Pitch clock at work during 2023 Grapefruit League season.

What they are trying to Change — Since 1980, MLB games have increased in average length from 2 hours and 33 minutes to over 3 hours and 11 minutes in 2022 (the longest on record), while the length of actual on-field action has actually decreased with more strikeouts and bases on balls. They are looking to eliminate all the dead time between pitches and speed up the action on the field.

Preliminary Findings: In last years’ trial period in the minor leagues with stricter pitch clock enforcement — based on a 14-second clock with the bases empty and an 18-second clock with runners on — the results were immediate; the average game time was 2 hours, 39 minutes, that’s 24 minutes shorter than the average of the 2021 season (3 hours, 3 minutes). The clock, one Minor League manager said, is “absolutely incredible. It’s given more time to the game versus just the fluff in between pitches. … What it does, it takes all the fluff out.” When implemented at the beginning of this years’ MLB Spring Training the results were also startling; the average time dropped to 2 hours, 36 minutes, from 3 hours, 1 minute last year. MLB Commissioner Manfred feels that in the long run, this will be a more watchable and enjoyable sport because of those 25 minutes of dead time the clock cuts out of the game.

(2) The Shift

“Starting in 2023, M.L.B. teams will no longer be allowed to use a defensive shift in which three infielders line up on the same side of the field.” Tommy Gilligan/ Associated Press.

The New Rule – At the time a pitch is thrown, all four infielders are required to be on the infield dirt (or infield grass) with two on each side of second base. Players will be able to move as soon as the ball leaves the pitcher’s hand. Infielders who began the inning on one side of the field will not be allowed to switch to the other side for the entirety of that inning — unless there’s a mid-inning substitution. In other words, a player who starts an inning at first or second base has to remain on that side of the field for the whole inning but can switch to shortstop or third base the next inning. If there’s an injury mid-inning, then the infield can be reset.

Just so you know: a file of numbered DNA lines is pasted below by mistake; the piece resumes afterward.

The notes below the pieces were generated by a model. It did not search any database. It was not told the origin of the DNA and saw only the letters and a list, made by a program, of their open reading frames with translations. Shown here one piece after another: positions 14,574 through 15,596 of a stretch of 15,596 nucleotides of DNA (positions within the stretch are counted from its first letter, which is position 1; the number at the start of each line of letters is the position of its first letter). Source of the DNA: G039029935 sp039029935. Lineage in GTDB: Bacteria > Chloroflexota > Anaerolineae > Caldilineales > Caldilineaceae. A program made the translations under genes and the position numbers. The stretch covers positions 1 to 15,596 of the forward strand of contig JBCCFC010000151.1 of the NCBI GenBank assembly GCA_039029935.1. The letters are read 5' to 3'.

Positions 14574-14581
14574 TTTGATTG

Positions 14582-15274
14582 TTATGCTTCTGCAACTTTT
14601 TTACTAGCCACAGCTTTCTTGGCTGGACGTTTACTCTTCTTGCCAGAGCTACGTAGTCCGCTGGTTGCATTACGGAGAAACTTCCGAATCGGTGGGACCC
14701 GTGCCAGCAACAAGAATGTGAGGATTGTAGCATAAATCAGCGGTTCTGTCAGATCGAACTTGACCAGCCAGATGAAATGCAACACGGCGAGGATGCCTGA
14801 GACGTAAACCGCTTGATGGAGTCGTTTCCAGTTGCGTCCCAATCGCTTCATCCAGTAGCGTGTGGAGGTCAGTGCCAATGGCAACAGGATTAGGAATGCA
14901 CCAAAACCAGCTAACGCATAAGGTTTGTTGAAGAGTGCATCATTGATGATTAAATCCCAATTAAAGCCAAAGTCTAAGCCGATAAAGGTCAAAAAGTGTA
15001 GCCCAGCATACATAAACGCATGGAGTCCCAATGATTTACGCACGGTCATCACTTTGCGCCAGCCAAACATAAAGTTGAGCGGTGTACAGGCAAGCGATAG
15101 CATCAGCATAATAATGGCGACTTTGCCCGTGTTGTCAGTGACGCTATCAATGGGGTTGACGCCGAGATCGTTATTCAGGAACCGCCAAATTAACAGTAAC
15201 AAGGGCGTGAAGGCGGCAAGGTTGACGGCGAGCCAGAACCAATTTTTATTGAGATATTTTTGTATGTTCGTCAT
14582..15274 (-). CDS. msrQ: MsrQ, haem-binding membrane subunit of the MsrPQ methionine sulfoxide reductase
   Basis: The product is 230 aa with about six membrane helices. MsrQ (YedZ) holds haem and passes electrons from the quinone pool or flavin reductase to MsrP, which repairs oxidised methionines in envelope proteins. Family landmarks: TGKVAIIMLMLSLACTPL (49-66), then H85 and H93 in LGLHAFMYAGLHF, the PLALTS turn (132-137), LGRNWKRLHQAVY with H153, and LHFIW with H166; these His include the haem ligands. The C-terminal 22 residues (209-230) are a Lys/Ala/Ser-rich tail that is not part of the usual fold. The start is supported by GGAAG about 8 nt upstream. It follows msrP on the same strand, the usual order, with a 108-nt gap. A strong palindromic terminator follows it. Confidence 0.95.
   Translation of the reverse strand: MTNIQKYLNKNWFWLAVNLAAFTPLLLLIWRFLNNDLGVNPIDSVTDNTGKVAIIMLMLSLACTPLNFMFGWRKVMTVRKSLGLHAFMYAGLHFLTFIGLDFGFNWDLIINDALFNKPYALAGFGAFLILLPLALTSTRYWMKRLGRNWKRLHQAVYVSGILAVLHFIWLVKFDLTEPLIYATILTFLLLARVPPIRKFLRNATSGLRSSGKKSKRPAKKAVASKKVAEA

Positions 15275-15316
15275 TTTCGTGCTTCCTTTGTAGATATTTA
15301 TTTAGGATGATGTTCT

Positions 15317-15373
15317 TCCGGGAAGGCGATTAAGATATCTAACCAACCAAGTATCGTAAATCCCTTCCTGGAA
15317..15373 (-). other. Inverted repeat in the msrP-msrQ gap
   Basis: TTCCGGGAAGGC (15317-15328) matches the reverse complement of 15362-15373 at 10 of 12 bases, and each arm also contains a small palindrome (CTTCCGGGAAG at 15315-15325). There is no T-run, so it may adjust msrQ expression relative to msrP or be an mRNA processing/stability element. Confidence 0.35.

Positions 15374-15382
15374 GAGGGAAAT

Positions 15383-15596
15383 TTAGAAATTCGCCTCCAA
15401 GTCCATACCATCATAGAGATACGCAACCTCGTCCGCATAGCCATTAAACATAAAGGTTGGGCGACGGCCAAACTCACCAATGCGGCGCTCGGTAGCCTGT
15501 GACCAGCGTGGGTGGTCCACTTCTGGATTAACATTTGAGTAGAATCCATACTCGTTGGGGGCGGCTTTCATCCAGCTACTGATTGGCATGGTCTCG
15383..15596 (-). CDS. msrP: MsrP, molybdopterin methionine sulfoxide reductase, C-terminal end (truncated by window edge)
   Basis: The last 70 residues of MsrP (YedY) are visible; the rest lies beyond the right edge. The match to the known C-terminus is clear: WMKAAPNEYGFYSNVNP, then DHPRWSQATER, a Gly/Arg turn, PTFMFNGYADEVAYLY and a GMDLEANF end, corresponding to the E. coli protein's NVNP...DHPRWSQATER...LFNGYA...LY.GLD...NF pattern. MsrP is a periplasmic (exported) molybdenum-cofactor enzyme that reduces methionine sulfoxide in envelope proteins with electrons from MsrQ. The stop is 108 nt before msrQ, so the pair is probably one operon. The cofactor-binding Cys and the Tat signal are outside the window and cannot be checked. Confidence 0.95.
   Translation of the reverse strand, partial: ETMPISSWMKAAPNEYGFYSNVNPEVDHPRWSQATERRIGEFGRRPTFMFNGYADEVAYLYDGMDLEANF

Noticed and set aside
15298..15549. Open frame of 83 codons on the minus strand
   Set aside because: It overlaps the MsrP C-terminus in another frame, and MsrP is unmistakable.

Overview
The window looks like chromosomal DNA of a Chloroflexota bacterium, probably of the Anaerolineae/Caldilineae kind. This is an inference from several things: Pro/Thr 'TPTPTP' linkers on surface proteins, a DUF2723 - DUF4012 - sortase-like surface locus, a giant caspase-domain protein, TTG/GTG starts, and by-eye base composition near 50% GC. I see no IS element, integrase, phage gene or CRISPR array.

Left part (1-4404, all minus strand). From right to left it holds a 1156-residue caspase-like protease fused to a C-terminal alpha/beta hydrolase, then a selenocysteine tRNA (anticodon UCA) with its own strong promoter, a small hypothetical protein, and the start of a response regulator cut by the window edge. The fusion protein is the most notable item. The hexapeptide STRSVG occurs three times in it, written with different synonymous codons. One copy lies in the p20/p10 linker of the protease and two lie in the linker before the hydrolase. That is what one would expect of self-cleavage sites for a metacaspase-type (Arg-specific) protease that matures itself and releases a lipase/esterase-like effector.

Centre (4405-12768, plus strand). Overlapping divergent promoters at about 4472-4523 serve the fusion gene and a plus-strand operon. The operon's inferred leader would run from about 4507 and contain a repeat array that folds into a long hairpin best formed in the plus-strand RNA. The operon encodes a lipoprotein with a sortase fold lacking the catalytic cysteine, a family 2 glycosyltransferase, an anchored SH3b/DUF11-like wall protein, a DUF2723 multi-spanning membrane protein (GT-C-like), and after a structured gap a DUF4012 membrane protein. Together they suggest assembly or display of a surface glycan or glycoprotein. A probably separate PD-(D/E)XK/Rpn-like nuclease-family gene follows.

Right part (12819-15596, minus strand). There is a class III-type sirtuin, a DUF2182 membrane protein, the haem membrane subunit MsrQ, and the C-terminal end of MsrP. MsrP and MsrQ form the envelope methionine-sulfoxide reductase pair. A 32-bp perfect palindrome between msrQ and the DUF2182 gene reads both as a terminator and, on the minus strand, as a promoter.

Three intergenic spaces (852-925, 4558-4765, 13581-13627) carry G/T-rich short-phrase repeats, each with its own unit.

How it will be enforced — If the hitting team reaches base and runners advance on a ball hit under the violation, the game proceeds without penalties. If the play has any other consequence (an out, a sacrifice, etc.) the hitting team can decide either to accept the penalty ( which would add one ball to the hitter’s count) or decline it, and the play would stand.

Concerned Blue Jays in dying moments of fateful last 2022 game against Seattle.

What they are trying to Change — The league-wide batting average was down to .243 last season, the lowest since 1968. A lack of singles in particular is at the heart of the decline, with 2022 rate of 5.35 per team the fourth-lowest in MLB history, and the 2021, 2020 and 2019 seasons filling the three spots ahead of this year on the all-time list.

Preliminary Findings: During the 2022 minor league season, in the lower levels of the minors where shifts are regulated, the batting average on balls in play by left-handed hitters rose by eight points. Runs and batting average were both up through the first wave of MLB Spring Training games compared to a year ago, with runs per game rising to 10.9 from 10.6 and batting average to .263 from .259. Yet unlike the measurable quantifiable change in the pitch clock this rule change is more qualitative in its aesthetics, as what fans want, MLB Rule Consultant Theo Epstein has said, is having games decided “by diving plays, not by whose front office devised the best algorithm to position all their shifting infielders.” In essence they want to return the emphasis back to the athleticism of the fielders.

(3) Limit on Pickoffs/Disengagements

The New Rule — Pickoffs are one version of a “disengagement,” which consists of any time the pitcher makes a pickoff attempt, fakes a pickoff, or simply steps off the pitching rubber for any reason, as well as when the defense requests time. Pitchers are allowed two disengagements per plate appearance without penalty. The disengagements rule resets if a runner or runners advance a base within the same plate appearance.

MLB rules guru Theo Epstein explains changes on TV!

How it will be enforced — After a third step-off, the pitcher will be charged with a balk, unless at least one offensive player advances a base or an out is made an ensuing play after the step off.

What they are trying to Change — A lack of action on the basepaths has been a concern of MLB’s in recent attempts to improve the aesthetics of the sport, with stolen bases per team down to 0.51 per game in 2022 down from 0.66 a decade ago. For contrast, in the 1980s and 1990s stolen base rates were 50% higher hovering around the 0.75 range.